As a devout Catholic Doc spends his time in confinement reading his Bible, working out, and writing songs. One song, LOVE IS A ROUND ROOM, is inspired by something Crystal said to him during one of their many arguments. It was well known that Doc hated Crystal and all sissies; he thought they were disgusting. He always figured George had a sissy cellmate in order to have a house mouse. When officer release Doc from the hole, he thinks he’s missed the Olympics. He is shocked to hear people disrespecting George, who has now been shunned by inmates. Doc has a fit of anger when he hears his friends saying George is gay and demands to know where he is. Due to his violent and bigoted streak, people assume Doc is heading to hurt or kill George during his walk from hearing the news in the chow hall to confronting George in the yard. But Doc surprises everyone when he is more furious that George never told him about Crystal, than anything. Doc cannot wrap his head around Crystal being a he or a she, but he loves George and if George has found love, then he’s happy for him and says he deserves it. This open-minded acceptance of Doc bonds these “road dogs” into an even deeper friendship.

Hearing that the Warden has taken Crystal from his best friend, Doc works for eight years paying off guards and gambling to get her and George transferred back together. The problem is that to cover her pain of being discarded by her family Crystal uses drugs, shooting up oxycodone. As a good Christian girl, she shared her needles and accidentally contracted AIDS. She is an inmate at the Special Needs Prison when Doc finally finds her and is on her deathbed when he is able to reunite her and George. George is able to say goodbye to his love before she dies. When George becomes sick, his friends and admins assume that he also has what they refer to as the “gay flu” so he is awarded a compassionate release and able to leave prison to die. Doc, thinking his best friend died, dedicates a song to him, performing a tribute to the memory of George for all of his old friends and inmate-friendly admins.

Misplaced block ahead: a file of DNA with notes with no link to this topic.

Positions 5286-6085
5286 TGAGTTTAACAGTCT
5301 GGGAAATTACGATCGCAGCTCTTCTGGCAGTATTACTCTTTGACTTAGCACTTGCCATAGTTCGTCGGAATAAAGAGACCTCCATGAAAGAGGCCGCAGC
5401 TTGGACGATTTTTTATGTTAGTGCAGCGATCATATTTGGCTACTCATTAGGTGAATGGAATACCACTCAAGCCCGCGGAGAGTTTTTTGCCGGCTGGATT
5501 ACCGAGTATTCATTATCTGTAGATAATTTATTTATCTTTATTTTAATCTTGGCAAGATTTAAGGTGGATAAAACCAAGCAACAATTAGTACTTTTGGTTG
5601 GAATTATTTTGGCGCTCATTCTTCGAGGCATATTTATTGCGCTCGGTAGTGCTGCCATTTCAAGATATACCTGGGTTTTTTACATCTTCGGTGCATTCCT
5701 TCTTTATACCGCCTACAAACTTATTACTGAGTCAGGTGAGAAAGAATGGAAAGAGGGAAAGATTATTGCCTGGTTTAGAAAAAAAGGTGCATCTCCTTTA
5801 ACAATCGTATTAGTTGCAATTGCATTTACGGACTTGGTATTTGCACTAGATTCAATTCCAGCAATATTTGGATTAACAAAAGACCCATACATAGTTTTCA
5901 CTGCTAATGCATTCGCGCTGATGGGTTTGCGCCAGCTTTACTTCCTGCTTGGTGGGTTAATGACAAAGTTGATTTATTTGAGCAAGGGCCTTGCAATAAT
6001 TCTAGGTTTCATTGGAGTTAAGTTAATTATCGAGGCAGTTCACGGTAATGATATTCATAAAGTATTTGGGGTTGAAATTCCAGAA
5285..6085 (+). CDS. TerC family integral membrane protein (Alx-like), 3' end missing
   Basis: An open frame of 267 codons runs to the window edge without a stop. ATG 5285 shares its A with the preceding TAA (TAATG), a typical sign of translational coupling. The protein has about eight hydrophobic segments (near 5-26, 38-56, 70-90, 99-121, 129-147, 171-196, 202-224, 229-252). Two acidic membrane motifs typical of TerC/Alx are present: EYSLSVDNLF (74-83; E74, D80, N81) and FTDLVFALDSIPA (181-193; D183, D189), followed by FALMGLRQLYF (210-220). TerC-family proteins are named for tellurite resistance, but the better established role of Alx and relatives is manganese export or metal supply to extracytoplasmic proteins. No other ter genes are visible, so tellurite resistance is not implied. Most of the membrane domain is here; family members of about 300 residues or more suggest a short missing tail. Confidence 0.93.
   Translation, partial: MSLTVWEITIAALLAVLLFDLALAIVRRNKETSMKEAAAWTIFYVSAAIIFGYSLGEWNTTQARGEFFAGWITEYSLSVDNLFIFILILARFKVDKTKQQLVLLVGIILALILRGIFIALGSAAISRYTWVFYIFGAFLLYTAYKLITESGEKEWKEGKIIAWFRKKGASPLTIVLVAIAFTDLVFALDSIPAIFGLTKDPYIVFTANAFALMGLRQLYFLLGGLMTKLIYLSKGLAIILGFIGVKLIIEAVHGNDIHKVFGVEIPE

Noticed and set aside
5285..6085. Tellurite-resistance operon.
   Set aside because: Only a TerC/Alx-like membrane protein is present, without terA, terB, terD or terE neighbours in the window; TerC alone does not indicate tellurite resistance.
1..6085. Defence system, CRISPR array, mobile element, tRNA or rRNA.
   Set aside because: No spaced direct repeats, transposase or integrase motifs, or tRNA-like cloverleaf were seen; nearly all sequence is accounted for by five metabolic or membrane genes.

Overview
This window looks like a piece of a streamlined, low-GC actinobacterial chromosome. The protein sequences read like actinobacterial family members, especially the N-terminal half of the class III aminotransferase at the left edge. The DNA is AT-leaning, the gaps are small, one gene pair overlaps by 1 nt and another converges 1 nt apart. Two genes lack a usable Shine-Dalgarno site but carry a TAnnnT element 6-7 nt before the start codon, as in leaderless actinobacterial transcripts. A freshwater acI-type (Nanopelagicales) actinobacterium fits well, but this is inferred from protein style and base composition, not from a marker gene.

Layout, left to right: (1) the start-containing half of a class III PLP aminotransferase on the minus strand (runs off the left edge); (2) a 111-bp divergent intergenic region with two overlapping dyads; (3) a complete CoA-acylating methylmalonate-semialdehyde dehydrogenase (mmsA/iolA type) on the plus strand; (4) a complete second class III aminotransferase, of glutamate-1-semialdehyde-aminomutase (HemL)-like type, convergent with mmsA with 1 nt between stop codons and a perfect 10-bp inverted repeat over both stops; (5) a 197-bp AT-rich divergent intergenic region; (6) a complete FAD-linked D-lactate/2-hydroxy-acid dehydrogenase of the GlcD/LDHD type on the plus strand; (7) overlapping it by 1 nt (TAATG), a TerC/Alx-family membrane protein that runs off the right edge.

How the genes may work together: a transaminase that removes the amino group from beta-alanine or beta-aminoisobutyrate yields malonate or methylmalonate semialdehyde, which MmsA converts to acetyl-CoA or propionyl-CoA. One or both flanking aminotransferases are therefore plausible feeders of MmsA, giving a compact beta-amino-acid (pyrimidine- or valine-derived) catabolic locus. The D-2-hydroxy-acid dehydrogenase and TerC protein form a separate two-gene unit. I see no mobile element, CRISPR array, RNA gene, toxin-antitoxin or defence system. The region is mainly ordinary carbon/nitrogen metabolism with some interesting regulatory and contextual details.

While the filmmakers were in pre-production, they had to have life story releases or proof of death from the people represented in this true story. They could not find George’s death certificate so hired a private investigator to help them as they worked on all the other production elements. When the investigator came back with the news that she could not find George’s death certificate, she found him, everyone was shocked, none more than Doc. The two best friends were reunited just weeks before filming started in time for writer/director Angela Shelton to write them parts so they could appear in the film. Doc plays the counselor who alerts George that he got a compassionate release and is free to go. The real George plays the officer who lets the actor playing him out of prison. The real men are in the scene where the actors playing them say their final goodbye and once you know that those are the real men, the tears in their eyes make a lot of sense and warms your heart.

The film is dedicated to Crystal, who was born Timothy and erased from her family. As the credits roll we see real life pictures of Doc and George in prison but missing among them are photos of Crystal since every aspect of her, including her name, have been erased from the records. We honor and remember her for the wonderful person she was.

THE HAMMER encompasses a lot of the things that we as human beings hold dear to us and are willing to fight and die for. With a cast of 59 speaking parts, this beautiful story is framed with the colorful characters based on real people, from the murdering bisexual biker, to the 80-year-old who can’t remember why he’s in prison. It is a movie of love, triumphs and friendships that last a lifetime. Surrounding the main line of friendship and love are incredible boxing scenes, social issues, prison reform, racial undertones and injustices all set within the walled system of a prison but there is no way to fit this movie into a box. To have to call it one thing, it would be an epic love story.

To bring the audience into this true story, it is told through the omniscient third person of a smooth stabilized camera operated by LEONIDAS JARAMILLO (Director of Photography), allowing the audience to be a part of this true moment in history.

 

My Interview with Director Angela Shelton

 

How did you come to tell this story and why?

After my documentary “Searching for Angela Shelton” was released I was speaking at a conference in New York City in 2010 and met another presenter named Doc Dixon who was speaking about prison reform and we hit it off immediately. Later that year my husband and I were visiting Doc and his wife and we were up late drinking wine, listening to Doc’s prison stories when he told me about his best friend and fellow prisoner, George Lee Martin. I could not stop crying. It was one of the most beautiful stories I’d ever heard. I told Doc that this story needed to be a movie. He agreed and said that only I could do it, and gave me his permission.

 

What resonated exactly with the story of THE HAMMER?